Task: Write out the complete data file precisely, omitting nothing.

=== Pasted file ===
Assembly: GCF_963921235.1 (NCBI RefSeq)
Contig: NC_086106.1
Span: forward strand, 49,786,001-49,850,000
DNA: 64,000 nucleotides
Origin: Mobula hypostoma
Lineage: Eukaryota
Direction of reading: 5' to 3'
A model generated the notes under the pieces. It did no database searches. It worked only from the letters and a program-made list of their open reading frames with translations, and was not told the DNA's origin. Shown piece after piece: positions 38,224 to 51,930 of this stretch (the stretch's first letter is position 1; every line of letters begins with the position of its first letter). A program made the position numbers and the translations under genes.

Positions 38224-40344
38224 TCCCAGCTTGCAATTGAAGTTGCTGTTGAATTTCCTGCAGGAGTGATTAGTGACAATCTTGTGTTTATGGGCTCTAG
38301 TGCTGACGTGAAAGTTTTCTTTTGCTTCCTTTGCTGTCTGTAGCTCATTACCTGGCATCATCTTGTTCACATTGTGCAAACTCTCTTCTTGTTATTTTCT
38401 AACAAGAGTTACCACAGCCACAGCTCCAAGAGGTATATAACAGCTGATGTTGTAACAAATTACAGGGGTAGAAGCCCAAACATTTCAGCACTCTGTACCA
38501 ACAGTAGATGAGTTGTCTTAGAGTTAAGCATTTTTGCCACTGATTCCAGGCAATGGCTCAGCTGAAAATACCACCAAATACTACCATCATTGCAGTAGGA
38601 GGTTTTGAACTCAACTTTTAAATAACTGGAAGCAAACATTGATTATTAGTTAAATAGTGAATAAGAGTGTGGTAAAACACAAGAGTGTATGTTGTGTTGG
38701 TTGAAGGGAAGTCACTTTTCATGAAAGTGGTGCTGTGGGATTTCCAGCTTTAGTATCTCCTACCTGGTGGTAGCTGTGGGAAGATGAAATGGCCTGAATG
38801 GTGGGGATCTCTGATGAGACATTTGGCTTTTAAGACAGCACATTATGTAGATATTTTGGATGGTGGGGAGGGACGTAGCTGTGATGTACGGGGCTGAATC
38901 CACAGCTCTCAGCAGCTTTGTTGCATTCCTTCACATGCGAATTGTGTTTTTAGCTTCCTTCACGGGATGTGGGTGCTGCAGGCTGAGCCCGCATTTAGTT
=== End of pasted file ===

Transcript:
Assembly: GCF_963921235.1 (NCBI RefSeq)
Contig: NC_086106.1
Span: forward strand, 49,786,001-49,850,000
DNA: 64,000 nucleotides
Origin: Mobula hypostoma
Lineage: Eukaryota
Direction of reading: 5' to 3'
A model generated the notes under the pieces. It did no database searches. It worked only from the letters and a program-made list of their open reading frames with translations, and was not told the DNA's origin. Shown piece after piece: positions 38,224 to 51,930 of this stretch (the stretch's first letter is position 1; every line of letters begins with the position of its first letter). A program made the position numbers and the translations under genes.

Positions 38224-40344
38224 TCCCAGCTTGCAATTGAAGTTGCTGTTGAATTTCCTGCAGGAGTGATTAGTGACAATCTTGTGTTTATGGGCTCTAG
38301 TGCTGACGTGAAAGTTTTCTTTTGCTTCCTTTGCTGTCTGTAGCTCATTACCTGGCATCATCTTGTTCACATTGTGCAAACTCTCTTCTTGTTATTTTCT
38401 AACAAGAGTTACCACAGCCACAGCTCCAAGAGGTATATAACAGCTGATGTTGTAACAAATTACAGGGGTAGAAGCCCAAACATTTCAGCACTCTGTACCA
38501 ACAGTAGATGAGTTGTCTTAGAGTTAAGCATTTTTGCCACTGATTCCAGGCAATGGCTCAGCTGAAAATACCACCAAATACTACCATCATTGCAGTAGGA
38601 GGTTTTGAACTCAACTTTTAAATAACTGGAAGCAAACATTGATTATTAGTTAAATAGTGAATAAGAGTGTGGTAAAACACAAGAGTGTATGTTGTGTTGG
38701 TTGAAGGGAAGTCACTTTTCATGAAAGTGGTGCTGTGGGATTTCCAGCTTTAGTATCTCCTACCTGGTGGTAGCTGTGGGAAGATGAAATGGCCTGAATG
38801 GTGGGGATCTCTGATGAGACATTTGGCTTTTAAGACAGCACATTATGTAGATATTTTGGATGGTGGGGAGGGACGTAGCTGTGATGTACGGGGCTGAATC
38901 CACAGCTCTCAGCAGCTTTGTTGCATTCCTTCACATGCGAATTGTGTTTTTAGCTTCCTTCACGGGATGTGGGTGCTGCAGGCTGAGCCCGCATTTAGTT